Schooled in the Jungle Room (My Life and Death Struggle in Memphis)

May 1987. Memphis, Tennessee.

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I’m standing outside the gates of Graceland Mansion with my friend Wess. I tell him I think this whole Elvis thing is a joke. He warns me that the people who’ve come here this afternoon most definitely do not. As we view Elvis’ private 707, the Lisa Marie, our young tour guide tells us that the seat belts on the aircraft beds were an FAA regulation and not Elvis’ idea.

“Yeah right,” I say.

Wess counsels me again.

“The Lisa Marie is a sacred to these people.”

“Relax,” I say. “They’re just a bunch of ignorant assholes.”

Outside the mansion itself, I pretend to cry.

“Sir, is everthin’ awright?” the tour guide asks.

“Guess I’m just thinkin’ bout the King, ma’am,” I snicker and say, and inside the Jungle Room I blurt out, “I will never forget Elvis’s immortal words…” Then I sing a Beatles song.

“I read the news today oh boy. About a lucky man who made the grade…”

Mid-verse, I’m jerked away from the group. I can smell bourbon on the breath of a big man, 6’3″, maybe 6’4″ — all muscle and bone, as he whispers just inches from my face, “I’m gonna take you outside and fuck you up sooo bad!”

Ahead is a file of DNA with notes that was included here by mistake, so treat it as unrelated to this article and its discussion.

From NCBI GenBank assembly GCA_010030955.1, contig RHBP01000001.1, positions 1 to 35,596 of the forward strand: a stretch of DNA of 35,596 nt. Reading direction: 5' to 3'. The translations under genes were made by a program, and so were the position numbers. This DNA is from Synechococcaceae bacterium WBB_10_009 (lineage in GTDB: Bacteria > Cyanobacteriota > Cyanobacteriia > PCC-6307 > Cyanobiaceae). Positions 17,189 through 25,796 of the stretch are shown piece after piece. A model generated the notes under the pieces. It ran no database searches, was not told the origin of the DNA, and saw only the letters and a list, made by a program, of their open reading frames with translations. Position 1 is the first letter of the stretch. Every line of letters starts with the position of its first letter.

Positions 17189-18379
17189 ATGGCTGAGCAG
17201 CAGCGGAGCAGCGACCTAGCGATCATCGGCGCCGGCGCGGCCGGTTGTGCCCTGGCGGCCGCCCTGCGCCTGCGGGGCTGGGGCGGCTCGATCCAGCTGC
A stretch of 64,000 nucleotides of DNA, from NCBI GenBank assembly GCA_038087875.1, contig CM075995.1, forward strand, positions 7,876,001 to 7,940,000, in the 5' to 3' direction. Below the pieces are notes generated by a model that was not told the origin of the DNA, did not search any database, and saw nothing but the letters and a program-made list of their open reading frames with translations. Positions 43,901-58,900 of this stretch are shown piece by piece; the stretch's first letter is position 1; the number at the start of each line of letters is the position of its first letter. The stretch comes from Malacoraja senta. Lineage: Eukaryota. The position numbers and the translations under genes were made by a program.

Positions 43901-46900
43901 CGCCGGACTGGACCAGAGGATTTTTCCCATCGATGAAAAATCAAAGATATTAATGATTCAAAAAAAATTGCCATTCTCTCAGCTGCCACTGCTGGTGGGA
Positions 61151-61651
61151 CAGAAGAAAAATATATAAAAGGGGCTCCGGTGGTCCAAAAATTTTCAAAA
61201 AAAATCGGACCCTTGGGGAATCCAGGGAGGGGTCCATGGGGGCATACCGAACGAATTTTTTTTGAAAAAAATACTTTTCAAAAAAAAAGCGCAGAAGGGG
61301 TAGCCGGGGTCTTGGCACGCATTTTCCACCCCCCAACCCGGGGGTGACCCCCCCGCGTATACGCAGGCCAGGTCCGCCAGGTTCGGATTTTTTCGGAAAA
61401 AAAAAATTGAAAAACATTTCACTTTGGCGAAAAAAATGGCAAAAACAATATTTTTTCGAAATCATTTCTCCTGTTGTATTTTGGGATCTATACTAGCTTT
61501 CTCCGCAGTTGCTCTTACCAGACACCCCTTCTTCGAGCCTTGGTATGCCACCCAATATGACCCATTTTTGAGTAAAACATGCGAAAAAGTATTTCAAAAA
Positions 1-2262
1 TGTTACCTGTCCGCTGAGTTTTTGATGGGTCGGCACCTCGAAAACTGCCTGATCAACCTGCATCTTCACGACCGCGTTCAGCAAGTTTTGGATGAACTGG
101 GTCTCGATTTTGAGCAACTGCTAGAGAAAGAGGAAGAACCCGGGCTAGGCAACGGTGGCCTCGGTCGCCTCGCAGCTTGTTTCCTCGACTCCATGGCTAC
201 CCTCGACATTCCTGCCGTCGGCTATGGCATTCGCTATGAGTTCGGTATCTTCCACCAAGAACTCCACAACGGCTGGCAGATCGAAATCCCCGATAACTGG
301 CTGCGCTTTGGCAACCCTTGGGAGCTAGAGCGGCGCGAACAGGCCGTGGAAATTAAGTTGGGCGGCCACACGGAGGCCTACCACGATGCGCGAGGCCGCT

His grip tightens on my arm, cutting off the circulation as he drags me outside, the veins in his neck bulging and blue. And then, perhaps only seconds before he rips my larynx straight out of my neck, I have this miraculous revelation:

Oh my God. I’ve done something stupid and very hurtful here today. I’ve turned Elvis, a man of flesh and blood, into something other than a human being. I have disrespected his memory in the very place he lived and died. Maybe… I’m the ignorant asshole here.

I look up at the man and with great earnestness I say, “As long as I live, I will never again make fun of Elvis Presley.”

He stares at me for a moment, spits, shakes his head, and lets go of my arm.

“You fuckin’ better not,” he says.

Back inside Graceland, I see him watching me as I move back through the Jungle Room and past the pictures of Elvis and Nixon. He studies me as I ponder each weapon in Elvis’s vast handgun collection.

Elvis’s grave rests in the garden behind the great mansion. I’m kneeling now, humbled, as I think about the immense joy Elvis brought the world with his music. I think about his tragic end at the age of 42 on a cold bathroom floor — in this very house.

As I look back over my shoulder, I see the man who just minutes ago might actually have killed me. I nod at him — ever so slightly. He nods back. And then, he turns and walks away.

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